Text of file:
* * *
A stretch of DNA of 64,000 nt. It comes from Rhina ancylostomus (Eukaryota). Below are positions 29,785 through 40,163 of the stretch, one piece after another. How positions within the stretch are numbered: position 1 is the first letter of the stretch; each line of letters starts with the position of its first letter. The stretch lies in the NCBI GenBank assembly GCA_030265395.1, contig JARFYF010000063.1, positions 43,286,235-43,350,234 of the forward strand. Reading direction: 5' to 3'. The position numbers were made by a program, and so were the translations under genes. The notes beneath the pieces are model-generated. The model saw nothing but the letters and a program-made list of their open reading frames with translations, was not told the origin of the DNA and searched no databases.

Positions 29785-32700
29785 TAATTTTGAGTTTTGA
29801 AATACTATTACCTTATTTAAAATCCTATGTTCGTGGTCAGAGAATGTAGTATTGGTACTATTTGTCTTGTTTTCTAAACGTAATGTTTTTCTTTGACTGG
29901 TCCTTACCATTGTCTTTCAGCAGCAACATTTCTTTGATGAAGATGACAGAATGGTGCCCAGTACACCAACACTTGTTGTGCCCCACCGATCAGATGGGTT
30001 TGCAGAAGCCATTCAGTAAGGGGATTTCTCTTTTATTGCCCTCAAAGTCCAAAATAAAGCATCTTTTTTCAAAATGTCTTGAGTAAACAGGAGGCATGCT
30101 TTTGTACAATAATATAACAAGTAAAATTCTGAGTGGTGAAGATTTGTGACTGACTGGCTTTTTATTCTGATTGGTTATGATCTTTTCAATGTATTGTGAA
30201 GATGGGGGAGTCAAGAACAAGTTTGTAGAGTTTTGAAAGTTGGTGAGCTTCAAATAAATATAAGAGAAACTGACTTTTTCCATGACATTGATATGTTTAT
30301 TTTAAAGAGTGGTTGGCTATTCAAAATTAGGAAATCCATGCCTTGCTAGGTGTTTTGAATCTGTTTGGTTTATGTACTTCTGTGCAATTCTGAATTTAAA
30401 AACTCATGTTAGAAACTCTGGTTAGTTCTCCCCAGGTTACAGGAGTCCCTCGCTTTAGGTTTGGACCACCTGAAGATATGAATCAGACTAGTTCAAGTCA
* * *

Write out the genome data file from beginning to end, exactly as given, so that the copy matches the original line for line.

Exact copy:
A stretch of DNA of 64,000 nt. It comes from Rhina ancylostomus (Eukaryota). Below are positions 29,785 through 40,163 of the stretch, one piece after another. How positions within the stretch are numbered: position 1 is the first letter of the stretch; each line of letters starts with the position of its first letter. The stretch lies in the NCBI GenBank assembly GCA_030265395.1, contig JARFYF010000063.1, positions 43,286,235-43,350,234 of the forward strand. Reading direction: 5' to 3'. The position numbers were made by a program, and so were the translations under genes. The notes beneath the pieces are model-generated. The model saw nothing but the letters and a program-made list of their open reading frames with translations, was not told the origin of the DNA and searched no databases.

Positions 29785-32700
29785 TAATTTTGAGTTTTGA
29801 AATACTATTACCTTATTTAAAATCCTATGTTCGTGGTCAGAGAATGTAGTATTGGTACTATTTGTCTTGTTTTCTAAACGTAATGTTTTTCTTTGACTGG
29901 TCCTTACCATTGTCTTTCAGCAGCAACATTTCTTTGATGAAGATGACAGAATGGTGCCCAGTACACCAACACTTGTTGTGCCCCACCGATCAGATGGGTT
30001 TGCAGAAGCCATTCAGTAAGGGGATTTCTCTTTTATTGCCCTCAAAGTCCAAAATAAAGCATCTTTTTTCAAAATGTCTTGAGTAAACAGGAGGCATGCT
30101 TTTGTACAATAATATAACAAGTAAAATTCTGAGTGGTGAAGATTTGTGACTGACTGGCTTTTTATTCTGATTGGTTATGATCTTTTCAATGTATTGTGAA
30201 GATGGGGGAGTCAAGAACAAGTTTGTAGAGTTTTGAAAGTTGGTGAGCTTCAAATAAATATAAGAGAAACTGACTTTTTCCATGACATTGATATGTTTAT
30301 TTTAAAGAGTGGTTGGCTATTCAAAATTAGGAAATCCATGCCTTGCTAGGTGTTTTGAATCTGTTTGGTTTATGTACTTCTGTGCAATTCTGAATTTAAA
30401 AACTCATGTTAGAAACTCTGGTTAGTTCTCCCCAGGTTACAGGAGTCCCTCGCTTTAGGTTTGGACCACCTGAAGATATGAATCAGACTAGTTCAAGTCA